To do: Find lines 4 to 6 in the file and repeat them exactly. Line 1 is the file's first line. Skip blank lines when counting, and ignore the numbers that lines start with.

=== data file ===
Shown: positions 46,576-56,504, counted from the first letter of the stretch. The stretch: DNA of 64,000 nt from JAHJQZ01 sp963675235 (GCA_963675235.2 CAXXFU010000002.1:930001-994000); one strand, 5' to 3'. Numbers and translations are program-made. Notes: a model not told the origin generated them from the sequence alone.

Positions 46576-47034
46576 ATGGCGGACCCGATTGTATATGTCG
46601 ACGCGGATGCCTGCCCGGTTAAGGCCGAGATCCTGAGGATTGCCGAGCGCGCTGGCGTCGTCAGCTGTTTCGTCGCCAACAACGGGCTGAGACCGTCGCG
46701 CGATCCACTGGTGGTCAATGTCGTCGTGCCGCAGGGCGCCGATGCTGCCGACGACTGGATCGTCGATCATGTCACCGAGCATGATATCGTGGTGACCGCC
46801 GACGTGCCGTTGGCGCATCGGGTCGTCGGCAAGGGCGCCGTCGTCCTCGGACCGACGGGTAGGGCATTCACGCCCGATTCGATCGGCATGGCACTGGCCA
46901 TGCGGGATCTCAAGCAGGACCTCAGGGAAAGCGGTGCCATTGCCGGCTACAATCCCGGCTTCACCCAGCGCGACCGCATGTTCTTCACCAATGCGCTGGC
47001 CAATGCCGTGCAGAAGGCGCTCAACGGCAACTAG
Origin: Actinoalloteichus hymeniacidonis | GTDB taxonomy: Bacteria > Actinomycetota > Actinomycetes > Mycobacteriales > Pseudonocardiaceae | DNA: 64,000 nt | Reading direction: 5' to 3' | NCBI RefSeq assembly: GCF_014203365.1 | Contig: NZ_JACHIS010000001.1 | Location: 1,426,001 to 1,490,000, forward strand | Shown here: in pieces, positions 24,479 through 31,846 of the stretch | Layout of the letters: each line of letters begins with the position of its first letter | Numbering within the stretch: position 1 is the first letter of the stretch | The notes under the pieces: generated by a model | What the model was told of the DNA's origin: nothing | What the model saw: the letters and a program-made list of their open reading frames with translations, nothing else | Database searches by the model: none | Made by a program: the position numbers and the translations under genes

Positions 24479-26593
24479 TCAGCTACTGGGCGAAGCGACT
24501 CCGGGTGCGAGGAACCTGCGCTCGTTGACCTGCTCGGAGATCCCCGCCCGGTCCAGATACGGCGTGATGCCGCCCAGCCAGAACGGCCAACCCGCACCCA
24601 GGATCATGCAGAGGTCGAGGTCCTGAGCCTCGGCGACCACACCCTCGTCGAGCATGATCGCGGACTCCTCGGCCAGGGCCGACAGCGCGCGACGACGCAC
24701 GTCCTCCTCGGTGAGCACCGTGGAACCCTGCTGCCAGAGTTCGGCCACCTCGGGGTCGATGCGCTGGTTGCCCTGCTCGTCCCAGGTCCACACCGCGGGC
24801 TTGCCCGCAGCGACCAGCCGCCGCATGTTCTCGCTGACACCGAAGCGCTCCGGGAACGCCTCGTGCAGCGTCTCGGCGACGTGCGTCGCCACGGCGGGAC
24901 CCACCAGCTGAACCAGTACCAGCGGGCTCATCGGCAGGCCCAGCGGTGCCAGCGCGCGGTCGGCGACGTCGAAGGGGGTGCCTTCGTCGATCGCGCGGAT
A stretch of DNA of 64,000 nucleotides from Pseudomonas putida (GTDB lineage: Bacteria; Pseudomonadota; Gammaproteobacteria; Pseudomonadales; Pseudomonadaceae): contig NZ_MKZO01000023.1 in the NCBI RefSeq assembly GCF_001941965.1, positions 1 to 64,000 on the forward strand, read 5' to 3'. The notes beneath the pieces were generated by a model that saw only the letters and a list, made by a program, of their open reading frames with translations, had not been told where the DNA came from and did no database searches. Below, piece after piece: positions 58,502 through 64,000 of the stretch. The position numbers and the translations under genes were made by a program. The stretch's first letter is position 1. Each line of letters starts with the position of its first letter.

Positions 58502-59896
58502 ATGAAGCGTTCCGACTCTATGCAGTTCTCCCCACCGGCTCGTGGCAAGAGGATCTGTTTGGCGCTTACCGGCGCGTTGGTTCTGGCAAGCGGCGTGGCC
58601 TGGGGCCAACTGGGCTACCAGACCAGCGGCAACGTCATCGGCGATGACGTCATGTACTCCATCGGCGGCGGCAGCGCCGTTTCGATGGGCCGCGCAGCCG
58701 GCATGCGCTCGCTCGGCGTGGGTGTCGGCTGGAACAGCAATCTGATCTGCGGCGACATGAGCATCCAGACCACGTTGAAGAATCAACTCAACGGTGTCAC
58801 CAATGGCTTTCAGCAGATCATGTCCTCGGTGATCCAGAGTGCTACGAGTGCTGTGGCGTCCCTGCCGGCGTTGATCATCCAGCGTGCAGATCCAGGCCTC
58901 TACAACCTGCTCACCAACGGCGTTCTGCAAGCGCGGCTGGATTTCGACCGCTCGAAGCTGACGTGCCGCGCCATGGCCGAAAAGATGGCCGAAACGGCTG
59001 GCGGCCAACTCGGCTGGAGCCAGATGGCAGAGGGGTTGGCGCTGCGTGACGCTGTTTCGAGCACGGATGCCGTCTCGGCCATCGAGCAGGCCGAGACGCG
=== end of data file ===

46601 ACGCGGATGCCTGCCCGGTTAAGGCCGAGATCCTGAGGATTGCCGAGCGCGCTGGCGTCGTCAGCTGTTTCGTCGCCAACAACGGGCTGAGACCGTCGCG
46701 CGATCCACTGGTGGTCAATGTCGTCGTGCCGCAGGGCGCCGATGCTGCCGACGACTGGATCGTCGATCATGTCACCGAGCATGATATCGTGGTGACCGCC
46801 GACGTGCCGTTGGCGCATCGGGTCGTCGGCAAGGGCGCCGTCGTCCTCGGACCGACGGGTAGGGCATTCACGCCCGATTCGATCGGCATGGCACTGGCCA